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Comparison of outcomes between vertical and transverse skin incisions in percutaneous tracheostomy for critically ill patients

Comparison of outcomes between vertical and transverse skin incisions in percutaneous tracheostomy for critically ill patients

This retrospective study showed that transverse skin incisions in PTs for critically ill patients, resulted in a significant decrease in overall complications, particularly ulcers in the tracheostomy site. Of the 458 patients who underwent PT, a vertical incision was made in 27.1% and a transverse incision was made in 72.9%. There were no tracheostomy-related mortalities, and no significant difference in the incidence of immediate postoperative complications, including bleeding, tracheal ring fracture, and subcutaneous emphysema. Patients who underwent PT between March 2011 and December 2015 in the intensive care unit (ICU) of a tertiary hospital were retrospectively included. PTs were performed by pulmonary intensivists at the ICU bedside using the single tapered dilator technique assisted by flexible bronchoscopy.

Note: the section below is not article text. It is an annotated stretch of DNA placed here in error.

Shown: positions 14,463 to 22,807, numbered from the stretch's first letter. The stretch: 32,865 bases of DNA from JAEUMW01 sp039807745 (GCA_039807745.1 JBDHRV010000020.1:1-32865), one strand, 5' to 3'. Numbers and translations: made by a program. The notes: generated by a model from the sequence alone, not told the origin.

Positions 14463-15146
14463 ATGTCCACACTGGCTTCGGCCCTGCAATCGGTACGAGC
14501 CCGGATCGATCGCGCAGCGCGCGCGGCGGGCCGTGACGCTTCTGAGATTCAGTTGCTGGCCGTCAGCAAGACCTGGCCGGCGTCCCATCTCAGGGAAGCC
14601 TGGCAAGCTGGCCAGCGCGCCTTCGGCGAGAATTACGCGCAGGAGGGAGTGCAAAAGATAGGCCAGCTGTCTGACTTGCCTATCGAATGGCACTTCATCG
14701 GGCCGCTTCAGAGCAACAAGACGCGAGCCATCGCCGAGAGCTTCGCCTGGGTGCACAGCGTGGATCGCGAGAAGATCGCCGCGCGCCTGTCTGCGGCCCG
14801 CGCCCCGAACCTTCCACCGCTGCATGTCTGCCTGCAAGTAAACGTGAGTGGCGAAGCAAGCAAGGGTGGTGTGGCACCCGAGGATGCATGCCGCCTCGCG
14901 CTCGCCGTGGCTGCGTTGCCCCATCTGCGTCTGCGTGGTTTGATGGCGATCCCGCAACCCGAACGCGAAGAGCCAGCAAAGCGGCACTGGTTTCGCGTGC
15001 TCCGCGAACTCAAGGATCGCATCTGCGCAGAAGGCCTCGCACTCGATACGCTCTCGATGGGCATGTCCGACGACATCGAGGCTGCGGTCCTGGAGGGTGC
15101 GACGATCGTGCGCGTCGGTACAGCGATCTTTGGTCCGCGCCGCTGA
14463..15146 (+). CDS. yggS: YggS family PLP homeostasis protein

CriticalCare.news
June 26, 2019

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